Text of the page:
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FGA Files Amicus Brief in SCOTUS Case Challenging the Undue Deference Given to Unelected Agency Bureaucrats in the Courts

“Chevron deference has been stretched to the breaking point. FGA is seeking to rebalance the scales of justice by returning the power to interpret the law back to where it belongs, the courts, and taking it out of the hands of unelected agency bureaucrats.”

NAPLES, FL Today, the Foundation for Government Accountability (FGA) filed an amicus brief in the Supreme Court case Loper Bright Enterprises, et. al. v. Raimondo (Loper). In the amicus, FGA argues that courts should be responsible for interpreting the meaning of ambiguous statutes, not the federal agencies that derive their power from them. The only way to truly accomplish this goal and restore constitutional order is by overruling Chevron.

Chevron deference is a legal doctrine that generally requires federal courts to defer to an agency’s interpretation of an ambiguous statute so long as the interpretation is reasonable. It has emboldened agencies to unilaterally expand their power, accelerated the growth of the administrative state, weakened Congress and encouraged it to punt difficult political questions to unelected bureaucrats, and significantly undermined personal liberty.

“For nearly 40 years, unelected bureaucrats have used Chevron to expand their power, slowly but steadily diminishing more and more opportunities to achieve the American Dream. FGA is fighting to restore the separation of powers and system of checks and balances the Framers of our Constitution created—something which should have never been eroded,” said Stewart Whitson, legal director for the Foundation for Government Accountability. “Agency bureaucrats have stretched deference to the breaking point. Our amicus asks the Court to rebalance the scales of justice by reclaiming its authority to interpret the law, taking that power out of the hands of unelected agency bureaucrats.”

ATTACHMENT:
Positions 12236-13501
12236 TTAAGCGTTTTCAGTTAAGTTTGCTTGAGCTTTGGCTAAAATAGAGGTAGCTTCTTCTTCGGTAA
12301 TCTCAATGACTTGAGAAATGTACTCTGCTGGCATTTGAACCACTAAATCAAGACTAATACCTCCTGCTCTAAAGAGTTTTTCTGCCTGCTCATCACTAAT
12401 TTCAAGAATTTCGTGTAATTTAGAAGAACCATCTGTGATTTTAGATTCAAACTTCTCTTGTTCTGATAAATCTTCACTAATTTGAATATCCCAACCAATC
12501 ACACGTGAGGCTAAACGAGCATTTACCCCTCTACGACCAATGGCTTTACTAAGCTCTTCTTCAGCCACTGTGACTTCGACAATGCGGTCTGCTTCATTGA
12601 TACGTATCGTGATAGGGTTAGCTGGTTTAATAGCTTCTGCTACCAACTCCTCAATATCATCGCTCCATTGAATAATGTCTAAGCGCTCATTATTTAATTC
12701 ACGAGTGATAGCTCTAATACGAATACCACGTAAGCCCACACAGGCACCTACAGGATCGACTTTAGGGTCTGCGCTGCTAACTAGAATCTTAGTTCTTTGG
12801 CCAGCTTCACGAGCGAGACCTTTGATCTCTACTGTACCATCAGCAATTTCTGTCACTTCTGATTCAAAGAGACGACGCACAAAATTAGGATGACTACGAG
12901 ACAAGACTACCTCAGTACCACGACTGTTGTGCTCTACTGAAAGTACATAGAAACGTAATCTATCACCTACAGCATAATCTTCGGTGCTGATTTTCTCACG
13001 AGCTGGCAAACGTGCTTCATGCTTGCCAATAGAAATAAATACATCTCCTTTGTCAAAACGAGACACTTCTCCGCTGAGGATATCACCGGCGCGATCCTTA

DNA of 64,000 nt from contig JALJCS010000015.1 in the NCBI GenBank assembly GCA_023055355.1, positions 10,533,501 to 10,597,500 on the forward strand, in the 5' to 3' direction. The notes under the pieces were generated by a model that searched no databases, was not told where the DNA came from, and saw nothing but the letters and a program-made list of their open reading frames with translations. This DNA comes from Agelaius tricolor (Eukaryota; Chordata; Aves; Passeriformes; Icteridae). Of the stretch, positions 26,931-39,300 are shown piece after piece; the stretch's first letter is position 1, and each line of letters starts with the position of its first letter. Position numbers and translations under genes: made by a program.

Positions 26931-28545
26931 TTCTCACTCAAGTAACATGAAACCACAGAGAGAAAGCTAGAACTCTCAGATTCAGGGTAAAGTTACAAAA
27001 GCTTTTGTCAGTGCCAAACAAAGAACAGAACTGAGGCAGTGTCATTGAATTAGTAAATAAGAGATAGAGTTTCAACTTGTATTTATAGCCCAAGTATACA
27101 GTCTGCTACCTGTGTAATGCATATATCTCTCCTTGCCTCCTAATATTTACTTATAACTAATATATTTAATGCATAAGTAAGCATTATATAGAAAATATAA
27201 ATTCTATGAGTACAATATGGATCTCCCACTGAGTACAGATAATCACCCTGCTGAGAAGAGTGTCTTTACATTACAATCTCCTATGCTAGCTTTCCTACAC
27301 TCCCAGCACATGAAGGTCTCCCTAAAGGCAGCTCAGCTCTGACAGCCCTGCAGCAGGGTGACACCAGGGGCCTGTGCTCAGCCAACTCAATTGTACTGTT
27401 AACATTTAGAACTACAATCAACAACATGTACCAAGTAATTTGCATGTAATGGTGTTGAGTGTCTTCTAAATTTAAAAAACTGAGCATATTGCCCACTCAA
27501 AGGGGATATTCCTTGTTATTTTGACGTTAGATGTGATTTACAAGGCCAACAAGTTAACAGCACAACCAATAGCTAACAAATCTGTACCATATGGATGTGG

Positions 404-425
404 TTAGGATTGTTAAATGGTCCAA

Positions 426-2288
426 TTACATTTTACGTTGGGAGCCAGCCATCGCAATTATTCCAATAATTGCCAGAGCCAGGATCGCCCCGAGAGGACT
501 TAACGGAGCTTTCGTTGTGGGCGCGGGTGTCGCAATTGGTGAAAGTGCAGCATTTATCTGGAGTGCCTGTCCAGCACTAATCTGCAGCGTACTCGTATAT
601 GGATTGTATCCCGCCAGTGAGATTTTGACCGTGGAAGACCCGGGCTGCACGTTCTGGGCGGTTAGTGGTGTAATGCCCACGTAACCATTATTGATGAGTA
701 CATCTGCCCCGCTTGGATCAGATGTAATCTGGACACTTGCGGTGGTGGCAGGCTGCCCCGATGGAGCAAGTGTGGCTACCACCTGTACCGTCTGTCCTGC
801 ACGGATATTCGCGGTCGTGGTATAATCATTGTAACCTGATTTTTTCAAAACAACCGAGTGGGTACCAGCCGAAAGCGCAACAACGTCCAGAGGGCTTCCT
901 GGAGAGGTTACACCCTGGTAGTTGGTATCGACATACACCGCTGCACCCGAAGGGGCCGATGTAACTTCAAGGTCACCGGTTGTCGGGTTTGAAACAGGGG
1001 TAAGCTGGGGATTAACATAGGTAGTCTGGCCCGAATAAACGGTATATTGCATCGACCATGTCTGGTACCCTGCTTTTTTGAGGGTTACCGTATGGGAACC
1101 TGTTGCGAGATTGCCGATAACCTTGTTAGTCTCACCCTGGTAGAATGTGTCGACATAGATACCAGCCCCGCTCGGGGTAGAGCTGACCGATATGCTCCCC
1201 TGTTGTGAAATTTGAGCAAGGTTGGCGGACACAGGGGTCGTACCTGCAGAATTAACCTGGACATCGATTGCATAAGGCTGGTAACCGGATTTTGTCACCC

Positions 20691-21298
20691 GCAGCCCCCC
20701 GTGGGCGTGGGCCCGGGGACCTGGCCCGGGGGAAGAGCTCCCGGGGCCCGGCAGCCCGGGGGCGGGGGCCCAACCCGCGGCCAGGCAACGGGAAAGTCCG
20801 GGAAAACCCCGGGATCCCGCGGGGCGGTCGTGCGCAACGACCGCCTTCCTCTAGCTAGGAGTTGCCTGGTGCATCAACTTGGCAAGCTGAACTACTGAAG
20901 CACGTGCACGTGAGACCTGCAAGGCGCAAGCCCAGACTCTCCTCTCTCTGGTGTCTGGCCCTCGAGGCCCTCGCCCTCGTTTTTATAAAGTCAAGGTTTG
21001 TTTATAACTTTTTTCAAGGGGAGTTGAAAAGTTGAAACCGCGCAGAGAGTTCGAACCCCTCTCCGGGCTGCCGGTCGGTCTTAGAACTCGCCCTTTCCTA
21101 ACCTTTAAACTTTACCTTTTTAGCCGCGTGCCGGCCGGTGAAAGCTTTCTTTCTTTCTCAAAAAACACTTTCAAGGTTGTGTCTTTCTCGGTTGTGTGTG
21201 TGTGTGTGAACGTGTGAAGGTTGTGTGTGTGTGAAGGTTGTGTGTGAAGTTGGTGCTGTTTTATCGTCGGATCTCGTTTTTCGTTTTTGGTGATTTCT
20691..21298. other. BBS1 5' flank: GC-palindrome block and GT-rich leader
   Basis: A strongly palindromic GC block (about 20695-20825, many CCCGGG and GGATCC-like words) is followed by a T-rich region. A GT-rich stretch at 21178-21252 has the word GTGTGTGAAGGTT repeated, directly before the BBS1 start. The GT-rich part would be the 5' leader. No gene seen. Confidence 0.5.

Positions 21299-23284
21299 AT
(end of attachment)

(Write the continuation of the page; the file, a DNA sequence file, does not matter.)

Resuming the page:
Overruling Chevron would streamline judicial review and restore the separation of powers while promoting consistency and predictability in the application of law. It would simplify litigation, reduce costs, and return responsibility for interpreting statutes to the judiciary, where it belongs.

“Individuals, workers, and small businesses are already at a disadvantage when going up against a federal agency in court. They shouldn’t also have one arm tied behind their back,” said Stewart Whitson, legal director for the Foundation for Government Accountability. “The Loper case creates a perfect opportunity to overrule Chevron and dismantle the broken structure executive agencies are increasingly using to claim sweeping new power Congress never gave them.”


The Foundation for Government Accountability (FGA) is a non-profit, multi-state think tank that promotes public policy solutions to create opportunities for every American to experience the American Dream. To learn more, visit

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